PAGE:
Rifles are random number generators. Each time you pull the trigger, the bullet chooses a single outcome from infinite possibilities based on countless random factors. Without a time machine, you can never know exactly where the next bullet will go.
However, you can predict the most likely outcome, and precisely describe the chances of it being high or low, left or right, fast or slow.
Many people shy away from statistics because, well, math. It seems complicated and unnecessary. On the contrary. It is a way of thinking that hones your intuition and helps you make better decisions.
Using no equations whatsoever, I'm going to show you how to think statistically about every shot you fire. Just by understanding the relationship between a sample and a population, you can learn how to predict the future.
I'd like to kick off this blog series with a walk-through of my load testing experience at the range last Sunday. While future articles will dive into the details of a specific concept, I think it will be helpful to first offer some context and demonstrate how objective thinking leads to practical results.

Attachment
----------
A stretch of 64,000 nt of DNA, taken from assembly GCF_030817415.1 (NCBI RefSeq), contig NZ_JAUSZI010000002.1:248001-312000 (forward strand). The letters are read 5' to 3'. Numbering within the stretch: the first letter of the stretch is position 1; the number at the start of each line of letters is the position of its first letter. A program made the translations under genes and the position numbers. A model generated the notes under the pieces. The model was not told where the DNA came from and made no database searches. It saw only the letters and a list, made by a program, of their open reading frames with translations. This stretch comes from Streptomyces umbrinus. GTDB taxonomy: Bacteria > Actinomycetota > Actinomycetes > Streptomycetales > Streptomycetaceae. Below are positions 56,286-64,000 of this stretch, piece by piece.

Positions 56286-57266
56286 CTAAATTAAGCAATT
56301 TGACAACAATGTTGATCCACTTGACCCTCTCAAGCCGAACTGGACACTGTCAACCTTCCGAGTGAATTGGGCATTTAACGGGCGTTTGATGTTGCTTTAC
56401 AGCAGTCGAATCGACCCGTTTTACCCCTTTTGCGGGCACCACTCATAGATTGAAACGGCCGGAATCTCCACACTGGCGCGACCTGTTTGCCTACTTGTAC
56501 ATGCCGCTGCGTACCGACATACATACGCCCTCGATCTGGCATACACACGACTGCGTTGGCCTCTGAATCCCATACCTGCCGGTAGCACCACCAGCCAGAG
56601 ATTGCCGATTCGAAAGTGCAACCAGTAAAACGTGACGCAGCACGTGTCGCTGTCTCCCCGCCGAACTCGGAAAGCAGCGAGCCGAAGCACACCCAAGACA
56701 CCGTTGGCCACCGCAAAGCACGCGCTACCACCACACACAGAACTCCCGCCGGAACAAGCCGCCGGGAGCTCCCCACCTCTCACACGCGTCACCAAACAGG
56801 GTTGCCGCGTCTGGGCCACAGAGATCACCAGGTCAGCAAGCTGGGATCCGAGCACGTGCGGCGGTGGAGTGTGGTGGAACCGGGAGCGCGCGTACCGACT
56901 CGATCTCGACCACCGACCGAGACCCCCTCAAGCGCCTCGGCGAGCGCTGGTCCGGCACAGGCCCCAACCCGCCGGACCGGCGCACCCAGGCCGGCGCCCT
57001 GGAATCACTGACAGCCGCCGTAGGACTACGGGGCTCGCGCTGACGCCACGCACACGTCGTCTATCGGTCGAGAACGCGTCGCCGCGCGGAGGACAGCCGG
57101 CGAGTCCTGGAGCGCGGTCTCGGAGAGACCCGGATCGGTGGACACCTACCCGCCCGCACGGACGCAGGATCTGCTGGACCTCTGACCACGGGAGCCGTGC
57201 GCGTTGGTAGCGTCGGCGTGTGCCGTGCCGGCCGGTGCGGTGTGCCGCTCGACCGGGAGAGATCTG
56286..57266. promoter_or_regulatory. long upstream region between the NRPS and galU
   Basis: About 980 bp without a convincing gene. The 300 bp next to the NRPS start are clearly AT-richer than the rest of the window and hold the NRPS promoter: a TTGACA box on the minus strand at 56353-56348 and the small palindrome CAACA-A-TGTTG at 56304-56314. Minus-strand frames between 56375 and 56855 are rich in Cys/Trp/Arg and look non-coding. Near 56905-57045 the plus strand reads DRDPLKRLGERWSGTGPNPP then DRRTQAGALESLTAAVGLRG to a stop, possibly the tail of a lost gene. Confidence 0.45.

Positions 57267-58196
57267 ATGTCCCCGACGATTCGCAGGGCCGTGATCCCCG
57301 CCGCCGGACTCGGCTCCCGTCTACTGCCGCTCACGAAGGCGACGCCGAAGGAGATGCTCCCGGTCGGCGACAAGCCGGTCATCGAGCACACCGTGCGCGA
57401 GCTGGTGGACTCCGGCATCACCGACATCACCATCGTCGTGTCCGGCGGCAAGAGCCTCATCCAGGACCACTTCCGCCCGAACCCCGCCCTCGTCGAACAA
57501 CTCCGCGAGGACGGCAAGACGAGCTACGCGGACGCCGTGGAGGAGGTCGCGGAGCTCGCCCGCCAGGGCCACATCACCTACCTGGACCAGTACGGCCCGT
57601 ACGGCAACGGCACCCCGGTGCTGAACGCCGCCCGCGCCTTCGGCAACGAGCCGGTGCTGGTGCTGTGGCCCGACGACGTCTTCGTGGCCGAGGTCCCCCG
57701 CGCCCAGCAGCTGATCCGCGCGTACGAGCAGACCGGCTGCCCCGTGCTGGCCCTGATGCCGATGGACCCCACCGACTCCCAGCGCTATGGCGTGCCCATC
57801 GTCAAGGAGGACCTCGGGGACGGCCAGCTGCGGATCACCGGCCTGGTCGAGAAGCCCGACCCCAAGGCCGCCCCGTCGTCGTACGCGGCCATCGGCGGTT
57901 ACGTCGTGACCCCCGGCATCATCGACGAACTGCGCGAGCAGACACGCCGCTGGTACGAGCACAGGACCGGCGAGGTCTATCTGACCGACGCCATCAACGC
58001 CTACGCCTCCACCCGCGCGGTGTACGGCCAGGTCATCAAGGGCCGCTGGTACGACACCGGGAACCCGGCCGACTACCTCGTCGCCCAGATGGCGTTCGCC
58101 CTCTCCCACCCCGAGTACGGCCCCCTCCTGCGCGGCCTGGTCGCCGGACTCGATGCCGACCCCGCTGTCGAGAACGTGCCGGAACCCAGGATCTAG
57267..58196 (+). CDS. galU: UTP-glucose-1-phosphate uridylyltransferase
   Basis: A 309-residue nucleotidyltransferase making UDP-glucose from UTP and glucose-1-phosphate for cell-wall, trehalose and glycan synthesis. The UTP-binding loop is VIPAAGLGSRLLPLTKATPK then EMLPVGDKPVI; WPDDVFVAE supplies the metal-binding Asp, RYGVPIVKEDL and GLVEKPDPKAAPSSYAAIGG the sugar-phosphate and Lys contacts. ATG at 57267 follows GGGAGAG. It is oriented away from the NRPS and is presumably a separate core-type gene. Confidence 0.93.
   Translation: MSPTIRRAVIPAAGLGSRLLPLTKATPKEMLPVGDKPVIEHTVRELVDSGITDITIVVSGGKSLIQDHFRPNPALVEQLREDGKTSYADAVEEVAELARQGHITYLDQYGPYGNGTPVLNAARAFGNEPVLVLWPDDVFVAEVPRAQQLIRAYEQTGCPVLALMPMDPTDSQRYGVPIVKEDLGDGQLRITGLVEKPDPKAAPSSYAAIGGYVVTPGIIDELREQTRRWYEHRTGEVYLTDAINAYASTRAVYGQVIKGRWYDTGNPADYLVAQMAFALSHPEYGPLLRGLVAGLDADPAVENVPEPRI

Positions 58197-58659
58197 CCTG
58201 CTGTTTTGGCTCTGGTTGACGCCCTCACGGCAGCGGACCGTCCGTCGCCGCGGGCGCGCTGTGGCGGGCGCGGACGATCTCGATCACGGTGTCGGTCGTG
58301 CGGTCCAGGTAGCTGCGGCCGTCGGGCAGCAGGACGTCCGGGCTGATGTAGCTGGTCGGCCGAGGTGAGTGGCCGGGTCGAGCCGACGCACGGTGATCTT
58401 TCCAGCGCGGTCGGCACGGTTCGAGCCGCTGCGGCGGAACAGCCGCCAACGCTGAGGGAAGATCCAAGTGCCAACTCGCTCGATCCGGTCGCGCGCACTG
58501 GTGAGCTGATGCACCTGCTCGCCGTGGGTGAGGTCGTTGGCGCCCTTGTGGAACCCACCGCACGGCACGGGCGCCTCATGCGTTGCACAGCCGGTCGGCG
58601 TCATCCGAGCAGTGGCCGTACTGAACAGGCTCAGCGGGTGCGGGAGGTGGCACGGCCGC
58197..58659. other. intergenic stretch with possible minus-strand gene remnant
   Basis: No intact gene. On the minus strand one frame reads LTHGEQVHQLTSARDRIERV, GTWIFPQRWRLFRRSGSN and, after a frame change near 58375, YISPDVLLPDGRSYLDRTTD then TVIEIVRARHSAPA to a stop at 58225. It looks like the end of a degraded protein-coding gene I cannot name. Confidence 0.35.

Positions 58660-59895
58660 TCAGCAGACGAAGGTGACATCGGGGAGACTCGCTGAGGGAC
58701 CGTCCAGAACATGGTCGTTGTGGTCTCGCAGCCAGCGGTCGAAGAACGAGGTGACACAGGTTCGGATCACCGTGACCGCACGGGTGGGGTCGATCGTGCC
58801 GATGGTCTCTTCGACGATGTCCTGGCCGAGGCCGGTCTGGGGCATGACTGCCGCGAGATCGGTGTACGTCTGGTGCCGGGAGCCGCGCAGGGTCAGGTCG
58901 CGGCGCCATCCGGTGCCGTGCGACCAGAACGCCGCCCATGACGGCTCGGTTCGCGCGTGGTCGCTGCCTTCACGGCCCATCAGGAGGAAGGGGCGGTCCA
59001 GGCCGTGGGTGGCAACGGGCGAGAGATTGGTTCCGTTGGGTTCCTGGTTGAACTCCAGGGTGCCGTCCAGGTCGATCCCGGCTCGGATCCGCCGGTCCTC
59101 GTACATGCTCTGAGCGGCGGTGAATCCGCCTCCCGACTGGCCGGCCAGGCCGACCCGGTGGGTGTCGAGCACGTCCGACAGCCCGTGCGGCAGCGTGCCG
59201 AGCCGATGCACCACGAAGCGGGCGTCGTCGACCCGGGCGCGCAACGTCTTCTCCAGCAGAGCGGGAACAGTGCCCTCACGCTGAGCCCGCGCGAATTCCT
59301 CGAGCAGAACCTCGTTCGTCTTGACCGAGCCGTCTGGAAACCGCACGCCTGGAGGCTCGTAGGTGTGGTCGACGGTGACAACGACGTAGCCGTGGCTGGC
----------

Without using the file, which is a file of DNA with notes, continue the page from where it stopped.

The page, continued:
I fired a match at 600 meters last Saturday and wasn't happy with the grouping. I was using roughly the same load I had been last year which performed well, but whether it was the warm weather or a new lot of Varget I started in December, something just seemed off.
Many times I have gone to the range with a plan, left with a conclusion, but by the next morning after running some numbers, there were still open questions. This time I decided not to leave until I was happy, period. I need confidence in a load that will take me through the summer, and I'll do absolutely anything for it.
I think a little differently than most people. It gets me into trouble sometimes, but my analytical, somewhat critical view of the world defines how I approach everything I set my mind to. Instead of looking at what others do, I simply figure things out for myself, and that generally leads to new ideas.
I was drawn to long range shooting because it is purely a mental challenge. Hidden within friendly competition, travel, and outdoor sport lives a deep world of physics, statistics and critical decision making that begs to be mastered.